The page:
Grasso v. Lorentzen, 149 F.2d 127 (2d Cir. 1945)Annotate this Case
April 9, 1945
LORENTZEN, Director of Shipping, etc.
Circuit Court of Appeals, Second Circuit.
Jacob Rassner, of New York City, for libelant-appellant.
Haight, Griffin, Deming & Gardner, of New York City (Edgar R. Kraetzer and J. Ward O'Neill, both of New York City, of counsel), for respondent-appellee.
Before SWAN, CHASE, and FRANK, Circuit Judges.
*128 CHASE, Circuit Judge.
This is an appeal from a decree of the District Court for the Southern District of New York dismissing on the merits a libel for personal injuries brought against the respondent as Director of Shipping and Curator for the Royal Norwegian Government.
From the facts as stipulated and as found by the court it appears that the libellant is a longshoreman who on May 15, 1942, was 42 years old and employed by Northern Dock Company, Inc., being engaged on that day in helping stow, on behalf of his employer who was under contract to perform that service, a cargo of crates containing army tanks on board the steamship Torvanger, which was berthed at State Pier in Brooklyn. The respondent, operating as a Norwegian Shipping and Trade Mission, owned and controlled the vessel.
The libellant's employer was insured with Travelers Insurance Company in compliance with the insurance provision of the Longshoremen's and Harbor Workers' Compensation Act, 33 U.S.C.A. § 901 et seq. When the libellant was hurt he was standing upon one of the crates being stowed in the hold under hatch No. 2 on the 'tween deck of the Torvanger. The longshoremen were then using a strap made of one-inch wire rope six feet long, which was looped around a gusset or bracing plate that ran at an angle from the side of the ship to the under frame of the deck. A cable from a winch on the upper deck passed through snatch blocks, including one that was held by this strap, and with it the longshoremen were drawing the crates into position in the hold. The strap was bent over the gusset plate, which was 5/8 of an inch wide at the top. The strap had been found there by the longshoremen and was used by them without inspection and without the knowledge and consent of the ship.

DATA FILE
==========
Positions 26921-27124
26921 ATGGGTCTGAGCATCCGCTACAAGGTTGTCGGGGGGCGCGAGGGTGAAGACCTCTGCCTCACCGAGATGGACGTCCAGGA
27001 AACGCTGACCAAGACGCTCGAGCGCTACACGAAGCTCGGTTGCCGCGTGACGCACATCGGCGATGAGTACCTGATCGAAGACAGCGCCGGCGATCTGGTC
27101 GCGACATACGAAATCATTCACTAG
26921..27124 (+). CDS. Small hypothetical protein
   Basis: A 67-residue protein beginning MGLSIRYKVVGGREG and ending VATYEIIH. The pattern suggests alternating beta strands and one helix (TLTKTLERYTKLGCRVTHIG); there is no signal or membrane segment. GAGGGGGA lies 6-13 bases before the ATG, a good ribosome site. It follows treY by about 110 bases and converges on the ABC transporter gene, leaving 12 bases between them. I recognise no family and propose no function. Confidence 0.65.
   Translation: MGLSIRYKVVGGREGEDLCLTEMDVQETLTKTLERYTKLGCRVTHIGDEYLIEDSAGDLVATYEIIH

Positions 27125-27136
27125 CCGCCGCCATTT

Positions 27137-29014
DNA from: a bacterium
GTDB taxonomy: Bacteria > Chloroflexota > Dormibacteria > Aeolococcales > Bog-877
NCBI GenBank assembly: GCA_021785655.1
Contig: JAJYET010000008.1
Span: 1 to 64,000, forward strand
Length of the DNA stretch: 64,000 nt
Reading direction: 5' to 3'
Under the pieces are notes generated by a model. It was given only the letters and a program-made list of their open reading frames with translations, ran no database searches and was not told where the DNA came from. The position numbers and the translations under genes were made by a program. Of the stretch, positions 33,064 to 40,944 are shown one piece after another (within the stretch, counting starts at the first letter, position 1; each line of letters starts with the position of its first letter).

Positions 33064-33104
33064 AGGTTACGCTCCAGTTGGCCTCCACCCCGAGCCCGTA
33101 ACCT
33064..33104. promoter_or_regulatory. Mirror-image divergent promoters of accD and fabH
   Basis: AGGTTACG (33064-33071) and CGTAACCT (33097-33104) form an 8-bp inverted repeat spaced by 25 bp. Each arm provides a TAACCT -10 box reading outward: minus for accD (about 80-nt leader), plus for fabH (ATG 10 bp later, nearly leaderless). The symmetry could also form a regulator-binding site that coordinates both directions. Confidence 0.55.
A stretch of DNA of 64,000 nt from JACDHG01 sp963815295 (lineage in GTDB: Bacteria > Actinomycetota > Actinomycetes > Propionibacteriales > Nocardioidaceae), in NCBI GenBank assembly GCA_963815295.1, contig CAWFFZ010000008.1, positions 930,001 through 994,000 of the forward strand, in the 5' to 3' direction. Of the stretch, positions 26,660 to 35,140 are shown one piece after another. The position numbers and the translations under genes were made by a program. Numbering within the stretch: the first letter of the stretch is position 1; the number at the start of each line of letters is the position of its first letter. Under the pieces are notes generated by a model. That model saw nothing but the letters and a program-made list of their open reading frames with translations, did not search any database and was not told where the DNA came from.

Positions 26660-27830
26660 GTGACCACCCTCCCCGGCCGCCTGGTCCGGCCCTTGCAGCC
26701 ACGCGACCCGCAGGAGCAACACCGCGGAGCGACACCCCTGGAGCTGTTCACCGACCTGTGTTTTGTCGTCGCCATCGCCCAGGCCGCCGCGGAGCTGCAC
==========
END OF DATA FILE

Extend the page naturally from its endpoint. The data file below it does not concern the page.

The judge found on adequate, though disputed, evidence that it was the established custom among longshoremen in New York Harbor to bring aboard their own equipment and that the "Northern Dock Company in accordance with the custom undertook to furnish its own straps for use of its employees on the S. S. Torvanger."
The libellant was severely injured while stowing the crates when the strap broke and the snatch block which it had held struck him on the back.
On May 29 a report of the accident, signed by his employer, was forwarded by the insurance company to the Deputy Commissioner of the United States Employees' Compensation Commission in New York, advising that it had begun on that day to make payments of compensation without awaiting an award under the Act, and no such award was ever made. Thereafter payments were continued at the rate of $20 per week until a total of $354.29 had been paid by the insurance company. The latter than advised the Deputy Commissioner that it had stopped payments because the libellant was required to establish the continuance of his disability. On November 25 he was examined and a report of this examination was subsequently forwarded to the commission. All this time the negotiations in its behalf were carried on by a claims examiner in the office of the Deputy Commissioner.
On December 4 a claims examiner wrote the libellant and the insurer to request a conference on December 17, but on the fifteenth the libellant's proctor wrote to the commission advising it that the libellant had decided to sue a third party and so would not attend the conference. On December 17 the libellant notified the commission of his election to sue a third party, and this suit followed.